New wet-layup tunnel repair method proves faster, less expensive and far less disruptive of academic activities than conventional repair methods
Workers apply carbon fiber mats soaked in epoxy resin to stabilize the tunnels that crisscross under the University of Arizona campus.
TUSCON, ARIZ., January 21 - Repairs made by strengthening existing structures with innovative fiberglass-reinforced polymer (FRP) materials have recently been made with great success on college campuses.
Mo Ehsani, professor emeritus in the University of Arizona's College of Engineering, pioneered the concept of repairing and strengthening existing infrastructure with FRP to resist earthquakes and blasts with fiber-reinforced polymer in the late 1980s. Now his company, QuakeWrap, a member of the International District Energy Association (IDEA), is using carbon and fiberglass reinforced epoxy composites to repair underground tunnels, piping and building structures quickly and quietly, compared with conventional methods that require long downtimes and the use of heavy equipment.
The University of Texas at Austin, also an IDEA member, contacted QuakeWrap in 2016 to do an inspection and potential repair of a large cooling water pipe, steam tunnels, and support columns at District Cooling stations as well as to make tunnel repairs. The university gave highest priority and the go-ahead to repair wall supports at Cooling Station 3 (CS3). Repairs were completed in 2018. Other issues, including repairing a section of the university’s tunnel system that suffered rebar corrosion and concrete spalling due to large amounts of water infiltration, are on hold for future budgets.
CS3 cooling tower screenwall support beams were plagued with excessive corrosion and concrete spalling, with failure imminent. Complicating matters, CS3 has very limited accessibility. Instead of time-consuming replacement of the beams, QuakeWrap subsidiary FRP Construction wrapped the beams with a wet epoxy-saturated fiberglass substrate, filled the annulus space with grout and coated the fiberglass with an additional layer of epoxy.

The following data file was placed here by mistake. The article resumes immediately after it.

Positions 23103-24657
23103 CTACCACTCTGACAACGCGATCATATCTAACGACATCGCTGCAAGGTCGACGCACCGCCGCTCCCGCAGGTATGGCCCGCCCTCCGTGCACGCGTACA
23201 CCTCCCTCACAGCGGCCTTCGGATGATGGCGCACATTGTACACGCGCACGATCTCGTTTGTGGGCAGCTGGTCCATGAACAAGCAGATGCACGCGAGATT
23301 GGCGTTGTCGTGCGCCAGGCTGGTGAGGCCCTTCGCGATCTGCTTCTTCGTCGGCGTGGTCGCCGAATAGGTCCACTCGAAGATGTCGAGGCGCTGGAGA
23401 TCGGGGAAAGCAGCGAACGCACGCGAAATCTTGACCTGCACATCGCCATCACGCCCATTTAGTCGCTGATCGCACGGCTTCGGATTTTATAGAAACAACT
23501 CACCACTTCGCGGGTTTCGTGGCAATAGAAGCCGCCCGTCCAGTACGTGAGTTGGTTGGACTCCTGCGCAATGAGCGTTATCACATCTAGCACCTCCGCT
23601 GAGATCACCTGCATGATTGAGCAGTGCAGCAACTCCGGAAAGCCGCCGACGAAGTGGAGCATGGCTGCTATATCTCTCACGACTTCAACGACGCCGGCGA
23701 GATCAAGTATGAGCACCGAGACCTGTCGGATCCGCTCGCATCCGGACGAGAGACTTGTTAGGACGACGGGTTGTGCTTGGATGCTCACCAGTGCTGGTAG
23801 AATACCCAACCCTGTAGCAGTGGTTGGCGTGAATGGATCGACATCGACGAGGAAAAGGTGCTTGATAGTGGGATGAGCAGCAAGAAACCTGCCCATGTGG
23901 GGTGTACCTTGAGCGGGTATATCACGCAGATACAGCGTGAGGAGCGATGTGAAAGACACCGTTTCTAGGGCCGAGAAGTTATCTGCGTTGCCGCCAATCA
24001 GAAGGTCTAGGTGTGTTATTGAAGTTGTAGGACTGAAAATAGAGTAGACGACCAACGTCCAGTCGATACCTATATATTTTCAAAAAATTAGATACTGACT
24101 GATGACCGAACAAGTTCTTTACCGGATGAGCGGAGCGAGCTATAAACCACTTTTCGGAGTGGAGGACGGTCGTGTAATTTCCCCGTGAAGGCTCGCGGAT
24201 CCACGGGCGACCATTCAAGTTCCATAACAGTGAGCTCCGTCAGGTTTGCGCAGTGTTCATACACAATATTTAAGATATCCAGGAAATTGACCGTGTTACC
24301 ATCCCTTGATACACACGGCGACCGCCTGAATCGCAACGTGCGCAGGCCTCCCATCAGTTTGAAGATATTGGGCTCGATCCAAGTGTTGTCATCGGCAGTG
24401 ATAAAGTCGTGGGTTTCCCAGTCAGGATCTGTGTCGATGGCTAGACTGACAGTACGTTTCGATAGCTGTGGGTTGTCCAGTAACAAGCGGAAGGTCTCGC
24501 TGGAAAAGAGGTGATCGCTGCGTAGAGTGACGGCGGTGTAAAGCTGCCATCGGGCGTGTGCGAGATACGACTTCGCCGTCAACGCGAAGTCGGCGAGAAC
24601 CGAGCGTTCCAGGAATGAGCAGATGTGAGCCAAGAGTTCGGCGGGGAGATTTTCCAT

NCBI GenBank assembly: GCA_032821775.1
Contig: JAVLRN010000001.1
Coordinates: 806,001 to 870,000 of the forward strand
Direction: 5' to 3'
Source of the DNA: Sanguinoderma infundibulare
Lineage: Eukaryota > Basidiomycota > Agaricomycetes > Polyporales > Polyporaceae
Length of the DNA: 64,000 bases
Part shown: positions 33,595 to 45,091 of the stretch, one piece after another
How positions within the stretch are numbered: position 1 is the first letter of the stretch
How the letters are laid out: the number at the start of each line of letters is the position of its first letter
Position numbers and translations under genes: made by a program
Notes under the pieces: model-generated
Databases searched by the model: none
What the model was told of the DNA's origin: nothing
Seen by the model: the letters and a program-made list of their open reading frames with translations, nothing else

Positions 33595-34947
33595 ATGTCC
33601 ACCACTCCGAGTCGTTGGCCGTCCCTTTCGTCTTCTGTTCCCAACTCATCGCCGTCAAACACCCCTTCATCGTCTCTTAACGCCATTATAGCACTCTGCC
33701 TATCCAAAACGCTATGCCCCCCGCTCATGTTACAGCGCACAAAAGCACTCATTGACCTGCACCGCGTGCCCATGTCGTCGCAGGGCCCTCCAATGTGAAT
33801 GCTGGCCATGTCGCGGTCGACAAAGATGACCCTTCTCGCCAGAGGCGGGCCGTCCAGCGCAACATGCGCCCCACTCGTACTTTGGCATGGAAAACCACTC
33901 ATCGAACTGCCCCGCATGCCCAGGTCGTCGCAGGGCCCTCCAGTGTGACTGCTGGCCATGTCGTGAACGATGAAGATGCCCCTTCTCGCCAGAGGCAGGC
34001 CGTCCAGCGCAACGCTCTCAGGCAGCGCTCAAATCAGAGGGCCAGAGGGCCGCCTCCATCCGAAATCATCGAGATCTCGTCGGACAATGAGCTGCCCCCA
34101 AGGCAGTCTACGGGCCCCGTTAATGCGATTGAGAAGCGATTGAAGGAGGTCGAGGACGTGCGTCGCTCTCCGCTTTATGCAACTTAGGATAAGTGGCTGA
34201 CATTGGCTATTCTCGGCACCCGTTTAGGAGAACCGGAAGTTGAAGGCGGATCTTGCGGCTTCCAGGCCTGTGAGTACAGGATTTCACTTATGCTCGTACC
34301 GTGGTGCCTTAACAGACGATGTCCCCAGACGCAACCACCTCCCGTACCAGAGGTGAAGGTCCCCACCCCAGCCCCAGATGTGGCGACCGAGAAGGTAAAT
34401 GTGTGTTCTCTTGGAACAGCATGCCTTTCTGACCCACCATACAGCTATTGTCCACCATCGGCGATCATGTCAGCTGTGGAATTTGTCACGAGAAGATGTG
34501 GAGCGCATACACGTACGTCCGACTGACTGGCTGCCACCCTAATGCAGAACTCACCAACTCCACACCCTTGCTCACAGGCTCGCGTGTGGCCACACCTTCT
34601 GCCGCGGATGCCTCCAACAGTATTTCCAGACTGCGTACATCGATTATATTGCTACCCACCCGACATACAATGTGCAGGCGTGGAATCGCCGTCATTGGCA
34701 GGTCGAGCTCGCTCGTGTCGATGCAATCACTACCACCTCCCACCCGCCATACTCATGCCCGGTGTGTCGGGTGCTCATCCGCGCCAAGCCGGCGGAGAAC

The process restored the original strength of the beams and took only a few days, compared with weeks and much higher cost that would have been required by replacement. Equally important, the FRP process allowed the cooling station to continue to operate for most of the repair period.
Said Ryan Thompson, Maintenance Manager at UT Austin, “QuakeWrap FRP is for anybody who has aging infrastructure. For us it was the cooling tower screenwall structure, which was badly damaged and leaning. QuakeWrap had structural engineers come in and do an assessment. Their subsidiary FRP Construction came in and did a great job. They epoxied the spalling areas, wrapped it, and after setting took test coupons to be sure outer layers adhered and were hardened.
Not only did they solve a safety issue, but they finished the job early with a wet lay epoxy fiberglass wrap specialty product.”
“We are now looking at them for remediation for a building façade that needs repair,” said Thompson. “It would also be good for cooling tower internals. We appreciate the end product—makes me feel better to know it was done. It was a good experience. We’d use them again.”
At another IDEA member campus, the University of Arizona (UA) in Tucson, some of the utility tunnels that crisscross beneath the campus are 80 years old. Two types of tunnel failure were both solved with FRP repairs. The wet-layup FRP repair method came about through a collaboration involving UA Planning, Design and Construction, UA Facilities Management and Ehsani's company, QuakeWrap.
In older tunnels made of concrete, water seeping into the ground penetrated cracks in the concrete tunnel ceilings. The deterioration accelerated as the water reached the steel rebar, which rusted and expanded, widening the cracks in the concrete. In another area of campus, a 10 year-old tunnel built with a 6-foot-diameter steel pipe suffered serious corrosion due to water infiltration, opening a large gap in the top of the pipe.
In both cases, repairs were effected using wet-layup carbon fiber-reinforced polymer (CFRP) composite materials.
After cleaning loose materials from the tunnel surfaces, workers applied the CFRP sheets saturated with epoxy to the tunnel ceiling and walls. The CFRP sheets cured over the course of about a day and resulted in a rigid lining that is three to four times stronger than steel, said Ehsani, who served as a faculty member in the UA Department of Civil Engineering and Engineering Mechanics from1982 until 2010.
"The epoxy serves two functions: It distributes the load among the individual carbon fibers, which are microscopically thin, so they all participate in distributing the load. It also protects them against abrasion," he said. "Even though these mats are applied like a fabric, they provide the equivalent of 1-inch steel bars placed a foot apart inside the tunnel."
After: Inside repaired utility tunnel under the University of Arizona campus.
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